Pneumococcal Vaccination in Nursing Homes: Does Race Make a Difference?

Long-term Care Statistics Branch, Division of Health Care Statistics, National Center Health Statistics, Centers for Disease Control and Prevention, Hyattsville, MD, USA.
Journal of the American Medical Directors Association (Impact Factor: 4.94). 11/2008; 9(9):641-7. DOI: 10.1016/j.jamda.2008.03.016
Source: PubMed


Known disparities in pneumococcal vaccination in the community raise the question of whether disparities also exist in the nursing home setting, which is better controlled. This study used nationally representative nursing home data to compare black and white nursing home residents with respect to receiving, not receiving, or having an unknown PPV vaccination status, and to examine the interaction of race with various facility characteristics.
Multinomial logistic regression was used to analyze a 2-year merged file (1997 and 1999) of the National Nursing Home Survey, a cross-sectional national probability sample of nursing homes and residents.
Residents 65 years or older (n = 14,782) residing in nursing homes between July and December of 1997 or 1999.
Record-based staff report of whether residents ever had a pneumococcal immunization (yes/no/unknown); race measured as black or white.
Pneumococcal vaccination rates are lower for black nursing home residents than for white residents, as shown using a merged file of the 1997 and 1999 National Nursing Home Surveys. Participants include 14,303 randomly sampled residents 65 years or older. In this sample, 31% of black residents compared with 24% of white residents 65 years or older had never received pneumococcal vaccination (P < .01). Multivariate logistic regression confirmed that blacks were more likely to be unimmunized than whites (95% CIs), specifically in Medicaid-only facilities and dually certified Medicare and Medicaid facilities. Blacks also had higher odds of unknown vaccination status than whites in Medicaid-only facilities and lower odds of unknown status in government-owned facilities.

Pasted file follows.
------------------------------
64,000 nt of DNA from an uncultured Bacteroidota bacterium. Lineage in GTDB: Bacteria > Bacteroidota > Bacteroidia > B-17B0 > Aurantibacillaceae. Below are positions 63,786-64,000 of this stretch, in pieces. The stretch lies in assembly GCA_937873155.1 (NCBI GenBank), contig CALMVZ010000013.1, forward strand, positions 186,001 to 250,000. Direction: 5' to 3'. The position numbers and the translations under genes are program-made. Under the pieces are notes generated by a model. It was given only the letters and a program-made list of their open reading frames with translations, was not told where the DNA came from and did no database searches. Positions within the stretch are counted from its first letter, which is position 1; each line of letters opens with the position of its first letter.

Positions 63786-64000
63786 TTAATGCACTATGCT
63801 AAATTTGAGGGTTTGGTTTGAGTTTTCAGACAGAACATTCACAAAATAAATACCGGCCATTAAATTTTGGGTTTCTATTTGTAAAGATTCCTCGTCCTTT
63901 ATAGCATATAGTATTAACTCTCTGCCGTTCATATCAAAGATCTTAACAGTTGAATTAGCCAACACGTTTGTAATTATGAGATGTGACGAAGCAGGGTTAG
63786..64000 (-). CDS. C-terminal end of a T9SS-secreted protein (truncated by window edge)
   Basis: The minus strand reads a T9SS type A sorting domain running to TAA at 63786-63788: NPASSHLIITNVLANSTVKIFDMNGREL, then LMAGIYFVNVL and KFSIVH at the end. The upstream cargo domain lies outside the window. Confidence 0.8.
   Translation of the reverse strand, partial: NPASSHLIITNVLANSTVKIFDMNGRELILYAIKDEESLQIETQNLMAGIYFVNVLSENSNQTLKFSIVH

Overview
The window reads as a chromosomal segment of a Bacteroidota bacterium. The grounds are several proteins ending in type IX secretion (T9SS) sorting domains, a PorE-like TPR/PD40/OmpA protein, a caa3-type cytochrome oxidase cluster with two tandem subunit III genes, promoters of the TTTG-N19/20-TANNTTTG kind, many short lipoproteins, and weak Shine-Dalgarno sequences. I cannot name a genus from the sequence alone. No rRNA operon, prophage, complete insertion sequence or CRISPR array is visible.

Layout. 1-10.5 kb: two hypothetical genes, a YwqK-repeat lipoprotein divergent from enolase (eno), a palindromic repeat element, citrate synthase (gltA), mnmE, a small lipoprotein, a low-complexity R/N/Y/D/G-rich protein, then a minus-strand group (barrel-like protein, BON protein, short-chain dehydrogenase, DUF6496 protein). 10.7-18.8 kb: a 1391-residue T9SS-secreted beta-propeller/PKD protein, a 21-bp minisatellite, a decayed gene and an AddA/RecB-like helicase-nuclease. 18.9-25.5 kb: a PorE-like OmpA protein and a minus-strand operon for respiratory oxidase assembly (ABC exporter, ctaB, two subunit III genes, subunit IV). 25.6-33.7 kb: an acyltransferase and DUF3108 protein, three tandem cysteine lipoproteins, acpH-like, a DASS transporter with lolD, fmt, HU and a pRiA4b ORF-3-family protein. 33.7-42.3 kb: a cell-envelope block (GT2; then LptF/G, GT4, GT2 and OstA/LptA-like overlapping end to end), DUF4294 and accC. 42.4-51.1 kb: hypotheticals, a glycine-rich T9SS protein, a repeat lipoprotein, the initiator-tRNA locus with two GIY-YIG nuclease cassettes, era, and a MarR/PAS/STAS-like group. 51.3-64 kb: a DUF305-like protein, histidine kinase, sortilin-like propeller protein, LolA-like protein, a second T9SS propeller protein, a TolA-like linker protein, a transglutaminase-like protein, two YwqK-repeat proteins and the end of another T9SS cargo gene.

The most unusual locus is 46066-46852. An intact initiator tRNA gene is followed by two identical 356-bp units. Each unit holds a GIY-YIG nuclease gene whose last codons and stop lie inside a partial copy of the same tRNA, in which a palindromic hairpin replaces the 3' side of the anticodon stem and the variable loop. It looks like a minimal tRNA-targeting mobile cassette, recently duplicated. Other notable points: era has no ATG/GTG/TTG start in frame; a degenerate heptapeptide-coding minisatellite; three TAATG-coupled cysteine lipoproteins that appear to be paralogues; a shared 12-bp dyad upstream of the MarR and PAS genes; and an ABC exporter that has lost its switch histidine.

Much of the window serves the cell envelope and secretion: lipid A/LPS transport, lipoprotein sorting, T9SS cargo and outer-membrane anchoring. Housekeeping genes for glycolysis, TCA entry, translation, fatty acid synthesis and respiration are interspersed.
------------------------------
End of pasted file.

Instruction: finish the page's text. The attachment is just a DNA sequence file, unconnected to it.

Results suggest that the racial difference in pneumococcal vaccination exists predominantly in certain facility types. In addition, facility-based interventions such as having an organized PPV immunization program or improving documentation of vaccination status can be effective in increasing vaccination rates for all races.

1 Follower
10 Reads
  • [Show abstract] [Hide abstract]
    ABSTRACT: By approaching LTC immunizations systematically and applying the steps reviewed in this article, facilities can improve their immunization rates. While individual barriers such as race or lack of education may play a minor role, organizational barriers are more likely to be important. Focusing effort on these barriers should result in more substantial improvements over time. It is important that we establish immunization programs as regulatory and patient safety priorities in our LTC facilities. Organizations such as AMDA can provide helpful resources to those interested.
    Journal of the American Medical Directors Association 12/2008; 9(9):617-21. DOI:10.1016/j.jamda.2008.08.008 · 4.94 Impact Factor

  • Journal of the American Medical Directors Association 06/2009; 10(4):283. DOI:10.1016/j.jamda.2008.12.054 · 4.94 Impact Factor
  • Source
    [Show abstract] [Hide abstract]
    ABSTRACT: We examined racial disparities in receipt and documentation of influenza and pneumococcus vaccinations among nursing-home residents. We performed secondary analyses of data from a nationally representative survey of White (n = 11 448) and Black (n = 1174) nursing-home residents in 2004. Bivariate and multivariate analyses determined racial disparities in receipt of influenza vaccination in 2003 and 2004, receipt of pneumococcus vaccination ever, and having a documented history for each vaccination. The overall vaccination rate was 76.2% for influenza and 48.5% for pneumococcus infection. Compared with Whites, Blacks showed a 13% lower vaccination rate and a 5% higher undocumentation rate for influenza, and a 15% lower vaccination rate and a 7% higher undocumentation rate for pneumococcus. For influenza, the odds ratio (OR) for Blacks being unvaccinated was 1.84 (P < or = .001), and the OR for Blacks having undocumented vaccination was 1.85 (P = .001). For pneumococcus infection, the OR for Blacks being unvaccinated was 1.70 (P < or = .001), and the OR for Blacks having undocumented vaccination was 1.95 (P < or = .001). Stratified analyses confirmed persistent racial disparities among subpopulations. Racial disparities exist in vaccination coverage among US nursing-home residents. Targeted interventions to improve vaccination coverage for minority nursing-home residents are warranted.
    American Journal of Public Health 02/2010; 100 Suppl 1(S1):S256-62. DOI:10.2105/AJPH.2009.173468 · 4.55 Impact Factor
Show more